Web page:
History TV and radio: what’s on next week? (16–22 February 2019)

Can't decide which shows to watch or listen to over the next seven days? Here are 10 history radio and TV programmes airing in the UK that you won't want to miss...

Soon Gone: A Windrush Chronicle. (Photo by BBC/Douglas Road Productions/Carlton Dixon)

And the Academy Award Goes To…

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BBC Radio 4

Saturday 16 February, 10.30am

It’s Oscar season. Cue the return of the series where Paul Gambacinni traces the story behind films that took the Best Picture gong, beginning with Peter Jackson’s The Lord of the Rings: The Return of the King. There’s more Academy Award history in Mark Kermode’s Oscar Winners: A Secrets Of Cinema Special (BBC Four, Thursday 21 February, 9pm).

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Pick of the week

Drama: China Towns

BBC Radio 4

Saturday 16 February, 2.30pm

The Five Towns novels of Arnold Bennett (1867–1931) tell a sprawling story of life in the Potteries during the industrial revolution. Here, they receive an adaptation by Shaun McKenna and Lin Coghlan that stretches across 11 episodes. First up, Edwin Clayhanger dreams of becoming a painter. Starring Neil Dudgeon and Tim McInnerny. (Continues Sunday 17 February, 3pm.)

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The Archive Hour: Bent Coppers

BBC Radio 4

Saturday 16 February, 8pm

Author Jake Arnott traces the history of police corruption, a recurring theme in his novels, and hears tales of failed murder investigations and whistleblowers enduring blighted lives. Interviewees include Steve Noonan, from the independent Office for Police Conduct, sociologist Sarah Moore and dramatist GF Newman.

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Traitors

Channel 4

Sunday 17 February, 9pm

As the Second World War ends, Feef Symonds (Emma Appleton) is training to be a spy and expects to be sent into Nazi territory. Instead, she finds herself in a desk job in the civil service as the chill of the Cold War begins to descend. A promising new spy thriller also stars Keeley Hawes and Michael Stuhlbarg.

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Soon Gone: A Windrush Chronicle

BBC Four

Sunday 17 February, 10pm & 10.15pm

Playing out over eight monologues, this new series shown on four successive evenings explores the experience of West Indian immigrants to the UK. In the first episode, set in 1949, Eunice (Danielle Vitalis) reflects on how a year in London has changed her attitudes and expectations. Concludes on Wednesday 20 February.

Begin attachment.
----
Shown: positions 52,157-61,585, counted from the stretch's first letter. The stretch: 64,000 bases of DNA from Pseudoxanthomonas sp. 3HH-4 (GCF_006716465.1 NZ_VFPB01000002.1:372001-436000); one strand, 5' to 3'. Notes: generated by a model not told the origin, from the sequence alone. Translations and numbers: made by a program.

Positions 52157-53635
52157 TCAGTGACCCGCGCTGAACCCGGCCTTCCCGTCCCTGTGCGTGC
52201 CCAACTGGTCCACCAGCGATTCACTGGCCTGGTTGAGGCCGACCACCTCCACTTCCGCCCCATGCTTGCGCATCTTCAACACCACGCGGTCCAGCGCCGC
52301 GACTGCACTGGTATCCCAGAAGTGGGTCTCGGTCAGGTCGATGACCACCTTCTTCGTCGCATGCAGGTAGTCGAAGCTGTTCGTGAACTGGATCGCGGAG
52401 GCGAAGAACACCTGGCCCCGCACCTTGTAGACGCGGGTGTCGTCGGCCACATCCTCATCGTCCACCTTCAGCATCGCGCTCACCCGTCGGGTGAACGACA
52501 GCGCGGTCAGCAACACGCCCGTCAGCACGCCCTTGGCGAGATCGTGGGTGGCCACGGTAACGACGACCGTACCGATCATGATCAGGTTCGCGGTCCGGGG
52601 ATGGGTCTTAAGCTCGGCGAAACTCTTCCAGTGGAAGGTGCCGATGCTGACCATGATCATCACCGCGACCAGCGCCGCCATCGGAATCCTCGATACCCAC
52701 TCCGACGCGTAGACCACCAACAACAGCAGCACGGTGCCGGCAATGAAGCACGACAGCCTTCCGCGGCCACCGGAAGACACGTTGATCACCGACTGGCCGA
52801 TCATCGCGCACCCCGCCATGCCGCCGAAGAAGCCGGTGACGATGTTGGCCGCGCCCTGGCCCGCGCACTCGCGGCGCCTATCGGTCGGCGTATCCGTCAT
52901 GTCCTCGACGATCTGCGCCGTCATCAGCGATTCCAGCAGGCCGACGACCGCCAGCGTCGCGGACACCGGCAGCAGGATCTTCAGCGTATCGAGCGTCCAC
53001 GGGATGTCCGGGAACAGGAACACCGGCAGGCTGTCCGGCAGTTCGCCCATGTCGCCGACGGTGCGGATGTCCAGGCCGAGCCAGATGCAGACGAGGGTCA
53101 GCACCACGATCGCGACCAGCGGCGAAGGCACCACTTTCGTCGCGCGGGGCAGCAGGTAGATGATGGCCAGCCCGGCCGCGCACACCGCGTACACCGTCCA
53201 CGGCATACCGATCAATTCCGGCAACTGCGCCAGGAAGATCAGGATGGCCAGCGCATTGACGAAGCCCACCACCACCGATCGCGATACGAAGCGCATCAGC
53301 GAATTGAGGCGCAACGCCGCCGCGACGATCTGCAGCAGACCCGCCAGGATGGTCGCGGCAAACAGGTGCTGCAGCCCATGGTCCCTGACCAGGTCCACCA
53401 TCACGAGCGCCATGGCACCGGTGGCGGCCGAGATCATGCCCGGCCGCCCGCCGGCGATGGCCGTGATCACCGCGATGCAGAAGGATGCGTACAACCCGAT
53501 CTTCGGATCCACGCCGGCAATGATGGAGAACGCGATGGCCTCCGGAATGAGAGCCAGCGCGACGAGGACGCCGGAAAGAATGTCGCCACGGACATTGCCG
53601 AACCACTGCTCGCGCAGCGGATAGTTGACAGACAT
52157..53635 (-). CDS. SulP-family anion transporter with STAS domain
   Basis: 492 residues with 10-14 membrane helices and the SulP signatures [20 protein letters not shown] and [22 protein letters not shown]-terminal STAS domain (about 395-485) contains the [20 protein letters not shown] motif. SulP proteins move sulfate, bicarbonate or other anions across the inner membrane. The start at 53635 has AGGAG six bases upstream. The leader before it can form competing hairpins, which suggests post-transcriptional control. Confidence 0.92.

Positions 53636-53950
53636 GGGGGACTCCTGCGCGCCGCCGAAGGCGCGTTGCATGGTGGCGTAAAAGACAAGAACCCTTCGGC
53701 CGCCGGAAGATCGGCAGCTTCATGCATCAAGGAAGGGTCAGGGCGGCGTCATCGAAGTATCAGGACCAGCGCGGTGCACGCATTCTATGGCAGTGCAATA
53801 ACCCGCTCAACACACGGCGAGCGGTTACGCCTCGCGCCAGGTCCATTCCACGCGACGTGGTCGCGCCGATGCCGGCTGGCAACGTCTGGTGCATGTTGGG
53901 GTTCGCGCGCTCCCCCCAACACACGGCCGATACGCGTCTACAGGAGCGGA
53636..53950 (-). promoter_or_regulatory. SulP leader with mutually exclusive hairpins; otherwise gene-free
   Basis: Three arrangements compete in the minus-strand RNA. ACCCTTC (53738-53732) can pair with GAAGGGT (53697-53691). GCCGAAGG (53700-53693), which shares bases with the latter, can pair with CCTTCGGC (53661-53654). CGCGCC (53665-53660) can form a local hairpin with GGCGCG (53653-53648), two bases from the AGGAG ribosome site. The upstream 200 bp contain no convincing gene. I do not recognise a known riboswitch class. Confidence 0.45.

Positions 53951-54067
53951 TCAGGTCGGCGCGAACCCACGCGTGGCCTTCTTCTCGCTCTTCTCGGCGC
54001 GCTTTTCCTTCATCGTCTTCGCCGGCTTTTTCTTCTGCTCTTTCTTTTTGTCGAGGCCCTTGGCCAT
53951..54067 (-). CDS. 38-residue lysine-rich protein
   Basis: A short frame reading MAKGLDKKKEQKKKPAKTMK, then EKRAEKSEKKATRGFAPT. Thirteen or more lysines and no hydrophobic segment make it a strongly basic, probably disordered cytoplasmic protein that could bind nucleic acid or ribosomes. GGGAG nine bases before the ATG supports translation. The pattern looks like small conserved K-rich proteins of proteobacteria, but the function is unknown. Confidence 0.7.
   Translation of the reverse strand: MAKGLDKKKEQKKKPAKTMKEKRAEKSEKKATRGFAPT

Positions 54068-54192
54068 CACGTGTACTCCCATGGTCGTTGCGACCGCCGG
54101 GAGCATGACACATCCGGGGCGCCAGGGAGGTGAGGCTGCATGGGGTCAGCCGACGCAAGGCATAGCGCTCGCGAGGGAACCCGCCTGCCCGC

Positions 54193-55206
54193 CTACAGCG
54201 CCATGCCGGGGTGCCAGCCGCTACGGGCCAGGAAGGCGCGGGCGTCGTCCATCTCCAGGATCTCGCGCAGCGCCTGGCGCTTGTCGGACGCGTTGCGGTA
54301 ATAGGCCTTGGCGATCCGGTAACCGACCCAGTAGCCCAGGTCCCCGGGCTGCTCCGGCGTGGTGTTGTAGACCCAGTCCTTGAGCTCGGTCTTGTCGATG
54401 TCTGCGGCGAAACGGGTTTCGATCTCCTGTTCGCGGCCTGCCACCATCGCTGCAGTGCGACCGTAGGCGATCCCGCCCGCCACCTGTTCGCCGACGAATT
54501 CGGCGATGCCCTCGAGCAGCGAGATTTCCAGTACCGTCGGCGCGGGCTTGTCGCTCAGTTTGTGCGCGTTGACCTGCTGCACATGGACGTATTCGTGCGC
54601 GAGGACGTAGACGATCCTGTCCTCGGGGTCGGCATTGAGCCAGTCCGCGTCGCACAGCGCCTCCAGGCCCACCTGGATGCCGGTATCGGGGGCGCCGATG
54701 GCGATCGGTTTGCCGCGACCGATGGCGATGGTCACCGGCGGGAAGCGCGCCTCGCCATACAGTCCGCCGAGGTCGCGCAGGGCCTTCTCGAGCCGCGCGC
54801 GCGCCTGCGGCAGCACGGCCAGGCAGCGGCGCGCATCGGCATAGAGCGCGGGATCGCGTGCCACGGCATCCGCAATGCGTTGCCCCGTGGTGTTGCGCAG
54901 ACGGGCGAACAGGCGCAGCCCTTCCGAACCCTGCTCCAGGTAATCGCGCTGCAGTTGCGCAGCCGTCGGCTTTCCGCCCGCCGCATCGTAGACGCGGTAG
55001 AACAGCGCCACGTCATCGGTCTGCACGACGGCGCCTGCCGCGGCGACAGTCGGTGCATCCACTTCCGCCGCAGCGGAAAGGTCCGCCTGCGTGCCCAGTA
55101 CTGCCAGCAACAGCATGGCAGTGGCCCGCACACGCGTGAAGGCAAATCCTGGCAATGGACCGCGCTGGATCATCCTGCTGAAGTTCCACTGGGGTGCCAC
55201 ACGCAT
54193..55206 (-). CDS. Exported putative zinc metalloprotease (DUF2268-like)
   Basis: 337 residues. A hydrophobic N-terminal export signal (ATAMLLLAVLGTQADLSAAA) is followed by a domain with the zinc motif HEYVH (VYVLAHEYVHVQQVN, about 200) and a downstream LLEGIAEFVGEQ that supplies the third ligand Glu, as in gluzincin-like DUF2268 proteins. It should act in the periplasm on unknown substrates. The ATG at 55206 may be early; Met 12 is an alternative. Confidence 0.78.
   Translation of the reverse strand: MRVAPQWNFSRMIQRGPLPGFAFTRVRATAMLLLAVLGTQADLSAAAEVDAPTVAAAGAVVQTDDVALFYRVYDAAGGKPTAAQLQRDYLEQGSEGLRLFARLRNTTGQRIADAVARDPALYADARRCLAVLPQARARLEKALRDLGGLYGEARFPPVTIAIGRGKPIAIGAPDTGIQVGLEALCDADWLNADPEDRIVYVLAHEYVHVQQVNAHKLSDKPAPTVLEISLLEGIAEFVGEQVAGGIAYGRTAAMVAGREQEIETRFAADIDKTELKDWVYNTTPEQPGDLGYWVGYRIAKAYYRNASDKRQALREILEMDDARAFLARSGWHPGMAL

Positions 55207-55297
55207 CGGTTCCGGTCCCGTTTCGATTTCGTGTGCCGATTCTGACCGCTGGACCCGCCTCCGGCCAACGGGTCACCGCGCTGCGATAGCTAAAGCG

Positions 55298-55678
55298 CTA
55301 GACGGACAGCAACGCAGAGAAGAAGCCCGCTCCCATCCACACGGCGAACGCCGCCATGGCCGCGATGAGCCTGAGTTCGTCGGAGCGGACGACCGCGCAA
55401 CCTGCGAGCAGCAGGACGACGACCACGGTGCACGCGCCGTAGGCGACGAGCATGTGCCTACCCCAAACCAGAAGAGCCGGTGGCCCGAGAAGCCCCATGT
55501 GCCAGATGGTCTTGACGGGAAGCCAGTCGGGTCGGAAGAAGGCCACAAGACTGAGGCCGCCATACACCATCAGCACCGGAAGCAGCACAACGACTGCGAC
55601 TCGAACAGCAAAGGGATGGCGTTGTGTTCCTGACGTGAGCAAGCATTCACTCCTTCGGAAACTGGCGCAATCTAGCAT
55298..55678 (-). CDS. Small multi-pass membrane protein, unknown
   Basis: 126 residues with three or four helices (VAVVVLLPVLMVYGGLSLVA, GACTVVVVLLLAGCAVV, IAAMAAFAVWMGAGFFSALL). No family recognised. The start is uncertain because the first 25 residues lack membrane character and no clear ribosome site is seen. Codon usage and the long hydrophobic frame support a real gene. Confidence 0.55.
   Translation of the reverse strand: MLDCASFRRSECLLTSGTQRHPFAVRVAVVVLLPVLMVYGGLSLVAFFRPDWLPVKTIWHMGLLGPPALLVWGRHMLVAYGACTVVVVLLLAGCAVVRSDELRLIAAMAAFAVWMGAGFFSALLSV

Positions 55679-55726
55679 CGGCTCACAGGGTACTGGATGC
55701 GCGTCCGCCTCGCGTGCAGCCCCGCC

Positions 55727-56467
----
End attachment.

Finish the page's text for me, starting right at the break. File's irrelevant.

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Great British Railway Journeys

BBC Two

Monday 18 February, 6.30pm

Back on the rails for a final week in the current series, pastel-packing Michael Portillo begins his latest journey through Edwardian Britain in Warwick, where he hears a tale of scandal involving society hostess Daisy Greville, Countess of Warwick, the inspiration for the music hall song ‘Daisy, Daisy’.

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A Very British History

BBC Four

Monday 18 February, 9pm

Poet Sue Brown explores the lives of Birmingham’s Caribbean community. It’s a story that begins with post-Second World War immigrants encountering prejudice and hostility, but also takes in the role of local black churches, music and the rise of Rastafarianism.

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A Very British History. (Photo by BBC/Ed Barlow)
A Very British History. (Photo by BBC/Ed Barlow)

Making History

BBC Radio 4

Tuesday 19 February, 3.30pm

The current series of the history magazine show concludes with an episode where the theme is battle lines. Expect items on a fable of Nazi invasion, the earliest tanks and cross-dressing troops. Presented by Tom Lawrence and Iszi Lawrence.

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Das Boot

Sky Atlantic

Wednesday 20 February, 9pm & 10.10pm

Penultimate double bill of the submarine drama, and the crew of U-612 swap their American passenger for a captured U-boat skipper. Divided loyalties, though, remain a problem. Back on dry land, Simone has fallen for guerrilla fighter Carla.

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Back in Time for School

BBC Two

Thursday 21 February, 8pm

The living history time travellers arrive in the 1990s. It’s the decade of girl power, Gladiators and Britpop, but the first cultural landmark is Italia 90 and the trading of World Cup stickers. In the canteen, turkey drummers and potato smiley faces are on the fast-food menu.

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